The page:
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Customers Are Business
By Jeff Butcher on December 17, 2012

Customers are business. If you buy into the simple concept that business is lifeless without customers, then it follows that “your” customers are “your” business. The complications beyond this thought are the distractions that derail visible activities, yet your efforts will be more efficient if you keep your mind on simplicity.

It is simple—customers are business. The equation is more personal if stated, Your Customers = Your Business.

Since customers sustain business, then taking action on customer input will create more activities that can enhance the customer's perceived value of your efforts. The math is simple. More Customers = More Business. Absolute sales dollar volume and profits are the result of increased activity that compels customers to engage with your team.

For today, when I refer to business, I am opening up the door to the thought that business and activity is effectively the same thing. The equation adapts to consider that visible activity will help your business grow, and the equation evolves further; More Customer Perceived Activity = More Customer Engagement. Activity seen by those outside your walls drives profit to the bottom line. Action creates customers that want to engage with your group, paving a path for customers to follow back again and again.

Business is a compilation of activities, products, services, employees and so on. The bottom line (Profit) is a measurement tool. Profit is created by the daily efforts within your internal and external visible reach. The bottom line is at the bottom for a reason. The entire list of top-down exercises is what makes up the variables that produce sustainable profit. Effort from the top fills the funnel of success as it bounces through the Pachinko Palace of challenges that faces your team.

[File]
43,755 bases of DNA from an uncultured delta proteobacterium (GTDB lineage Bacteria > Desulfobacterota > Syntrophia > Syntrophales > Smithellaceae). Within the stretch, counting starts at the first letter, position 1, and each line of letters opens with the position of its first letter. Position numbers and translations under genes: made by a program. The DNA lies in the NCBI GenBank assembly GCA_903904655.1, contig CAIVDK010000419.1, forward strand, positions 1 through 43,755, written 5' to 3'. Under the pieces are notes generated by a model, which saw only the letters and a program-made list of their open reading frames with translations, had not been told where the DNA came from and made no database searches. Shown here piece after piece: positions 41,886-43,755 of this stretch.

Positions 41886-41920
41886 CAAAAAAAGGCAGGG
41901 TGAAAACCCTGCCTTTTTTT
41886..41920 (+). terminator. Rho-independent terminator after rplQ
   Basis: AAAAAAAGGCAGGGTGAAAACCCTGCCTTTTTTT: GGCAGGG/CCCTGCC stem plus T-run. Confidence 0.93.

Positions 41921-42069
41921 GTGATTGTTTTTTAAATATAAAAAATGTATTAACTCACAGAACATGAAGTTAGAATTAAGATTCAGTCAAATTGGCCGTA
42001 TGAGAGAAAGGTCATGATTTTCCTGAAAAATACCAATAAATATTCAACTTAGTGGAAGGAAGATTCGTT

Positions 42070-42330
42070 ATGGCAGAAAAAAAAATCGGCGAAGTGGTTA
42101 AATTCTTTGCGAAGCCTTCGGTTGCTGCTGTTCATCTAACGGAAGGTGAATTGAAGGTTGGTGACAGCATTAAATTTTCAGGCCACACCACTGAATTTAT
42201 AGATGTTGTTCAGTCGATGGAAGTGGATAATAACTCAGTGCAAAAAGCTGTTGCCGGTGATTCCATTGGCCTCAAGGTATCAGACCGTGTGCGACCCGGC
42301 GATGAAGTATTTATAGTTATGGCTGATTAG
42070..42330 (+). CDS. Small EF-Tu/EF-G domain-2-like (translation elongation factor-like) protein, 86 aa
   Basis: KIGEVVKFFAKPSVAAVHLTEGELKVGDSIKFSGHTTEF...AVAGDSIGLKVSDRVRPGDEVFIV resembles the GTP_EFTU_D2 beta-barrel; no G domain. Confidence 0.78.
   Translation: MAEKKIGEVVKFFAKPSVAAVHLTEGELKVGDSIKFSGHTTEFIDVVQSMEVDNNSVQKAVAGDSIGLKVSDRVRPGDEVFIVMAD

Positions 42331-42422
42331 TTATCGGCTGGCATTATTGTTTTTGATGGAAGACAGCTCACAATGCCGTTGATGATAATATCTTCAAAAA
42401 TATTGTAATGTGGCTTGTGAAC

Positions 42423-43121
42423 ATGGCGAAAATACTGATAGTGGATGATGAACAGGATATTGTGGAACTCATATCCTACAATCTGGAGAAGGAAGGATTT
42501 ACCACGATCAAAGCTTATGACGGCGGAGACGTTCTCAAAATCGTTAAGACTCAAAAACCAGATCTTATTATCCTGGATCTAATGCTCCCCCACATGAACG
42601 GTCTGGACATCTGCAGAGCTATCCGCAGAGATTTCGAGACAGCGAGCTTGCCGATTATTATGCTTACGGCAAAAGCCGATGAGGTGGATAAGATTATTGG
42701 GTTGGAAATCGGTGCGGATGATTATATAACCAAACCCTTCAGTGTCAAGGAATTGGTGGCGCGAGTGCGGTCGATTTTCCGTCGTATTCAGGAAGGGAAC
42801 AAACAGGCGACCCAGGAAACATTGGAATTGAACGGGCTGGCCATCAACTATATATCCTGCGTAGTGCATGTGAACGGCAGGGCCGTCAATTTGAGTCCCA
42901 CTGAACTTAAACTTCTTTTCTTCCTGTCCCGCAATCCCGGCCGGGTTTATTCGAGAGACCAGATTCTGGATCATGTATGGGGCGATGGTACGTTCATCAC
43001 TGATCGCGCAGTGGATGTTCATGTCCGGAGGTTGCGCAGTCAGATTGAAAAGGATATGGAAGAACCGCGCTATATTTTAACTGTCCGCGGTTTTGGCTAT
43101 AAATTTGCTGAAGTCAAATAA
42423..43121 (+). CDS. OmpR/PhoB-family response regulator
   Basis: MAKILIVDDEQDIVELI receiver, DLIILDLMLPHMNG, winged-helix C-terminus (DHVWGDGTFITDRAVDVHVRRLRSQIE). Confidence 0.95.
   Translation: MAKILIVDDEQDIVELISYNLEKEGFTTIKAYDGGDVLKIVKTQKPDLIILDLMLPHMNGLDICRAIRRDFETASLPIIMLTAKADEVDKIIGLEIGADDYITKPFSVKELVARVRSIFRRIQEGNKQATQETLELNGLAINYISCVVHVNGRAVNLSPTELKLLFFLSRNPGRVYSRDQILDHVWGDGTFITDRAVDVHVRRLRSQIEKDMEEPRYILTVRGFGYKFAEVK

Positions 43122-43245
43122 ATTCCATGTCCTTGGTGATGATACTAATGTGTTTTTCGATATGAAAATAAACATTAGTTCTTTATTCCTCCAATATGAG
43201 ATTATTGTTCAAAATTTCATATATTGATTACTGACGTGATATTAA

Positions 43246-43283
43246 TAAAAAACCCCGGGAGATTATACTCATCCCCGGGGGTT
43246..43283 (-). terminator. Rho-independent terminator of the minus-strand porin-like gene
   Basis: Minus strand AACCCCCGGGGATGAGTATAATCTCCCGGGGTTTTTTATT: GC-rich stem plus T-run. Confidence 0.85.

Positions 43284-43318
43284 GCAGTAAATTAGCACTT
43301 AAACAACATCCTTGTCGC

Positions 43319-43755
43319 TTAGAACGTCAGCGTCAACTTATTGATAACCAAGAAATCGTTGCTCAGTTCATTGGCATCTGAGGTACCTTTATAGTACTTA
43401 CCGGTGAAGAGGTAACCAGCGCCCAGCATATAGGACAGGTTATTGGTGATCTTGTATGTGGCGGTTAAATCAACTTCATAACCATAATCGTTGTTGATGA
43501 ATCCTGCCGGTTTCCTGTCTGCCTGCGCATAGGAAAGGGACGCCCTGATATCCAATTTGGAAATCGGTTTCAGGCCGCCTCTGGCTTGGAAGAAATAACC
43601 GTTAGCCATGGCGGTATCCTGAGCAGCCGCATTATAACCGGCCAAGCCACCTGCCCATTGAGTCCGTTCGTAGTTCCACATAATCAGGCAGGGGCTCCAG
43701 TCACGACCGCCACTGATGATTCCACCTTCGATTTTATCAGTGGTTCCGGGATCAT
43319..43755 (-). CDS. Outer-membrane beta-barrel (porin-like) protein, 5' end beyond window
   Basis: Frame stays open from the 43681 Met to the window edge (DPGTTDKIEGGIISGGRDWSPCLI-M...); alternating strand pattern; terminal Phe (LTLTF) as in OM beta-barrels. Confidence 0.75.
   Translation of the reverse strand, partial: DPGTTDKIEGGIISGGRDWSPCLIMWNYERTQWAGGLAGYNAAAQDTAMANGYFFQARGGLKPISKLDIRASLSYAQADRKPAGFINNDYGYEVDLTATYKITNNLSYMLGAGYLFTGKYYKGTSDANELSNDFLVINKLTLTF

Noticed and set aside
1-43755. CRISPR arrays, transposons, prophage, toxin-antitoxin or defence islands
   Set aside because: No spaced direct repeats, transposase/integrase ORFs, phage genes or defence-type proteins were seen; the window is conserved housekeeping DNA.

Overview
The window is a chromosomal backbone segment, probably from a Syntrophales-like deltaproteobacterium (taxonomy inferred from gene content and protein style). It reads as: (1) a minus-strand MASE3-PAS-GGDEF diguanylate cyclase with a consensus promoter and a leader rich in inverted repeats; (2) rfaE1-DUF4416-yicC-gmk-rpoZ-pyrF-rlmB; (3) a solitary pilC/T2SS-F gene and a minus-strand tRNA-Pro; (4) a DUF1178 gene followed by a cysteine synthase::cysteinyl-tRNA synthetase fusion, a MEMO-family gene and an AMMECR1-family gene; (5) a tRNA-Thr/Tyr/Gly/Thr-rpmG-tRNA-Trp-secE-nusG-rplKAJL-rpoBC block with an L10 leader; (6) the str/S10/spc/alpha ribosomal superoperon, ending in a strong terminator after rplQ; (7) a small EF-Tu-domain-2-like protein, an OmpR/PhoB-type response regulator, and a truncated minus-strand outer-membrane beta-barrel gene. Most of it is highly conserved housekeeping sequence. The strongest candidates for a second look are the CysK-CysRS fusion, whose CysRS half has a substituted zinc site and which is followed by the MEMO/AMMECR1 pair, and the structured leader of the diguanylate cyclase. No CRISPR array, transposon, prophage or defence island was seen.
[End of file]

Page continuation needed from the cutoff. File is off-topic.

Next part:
Allowing your effort to produce bottom line profit is the natural goal. “Customers are business.” The simple thought is what provokes your group to engage with customers to create valuable customer retention.

Value is a business element that leaders control. Value is the intangible that companies must create to win long-term customers. Remember, if you agree that “Customers are Business,” then it pays to take action on the needs of your core customers.

The customer is the ultimate decision maker when it comes to the interpretation and realization of the “value” created by your group. Value is determined by the outside world, and good companies tailor products and services around feedback from core customers. Ideas supported by the expertise of what your group can create will result in sustainable activity. Value is created when external customers take notice and deem your efforts to be worthy of spending their hard-earned dollars with products and services produced by your team.

The equation expands—More Customers that “feel” value = more Business. Noticeable activity follows and good management takes care that the Pachinko Ball of value is managed to avoid unnecessary expenses that can erode potential profits. Managing expenses is a vital part of business, yet expense management is proportional to the activities that create perceived value.

Customer Service is a worthy activity that builds customer relationships. Even great companies, with fabulous products and services, eventually run into a customer with a problem. When a problem is managed well through outstanding customer service, the customer gains additional respect for your company and the initial problem provides an opportunity.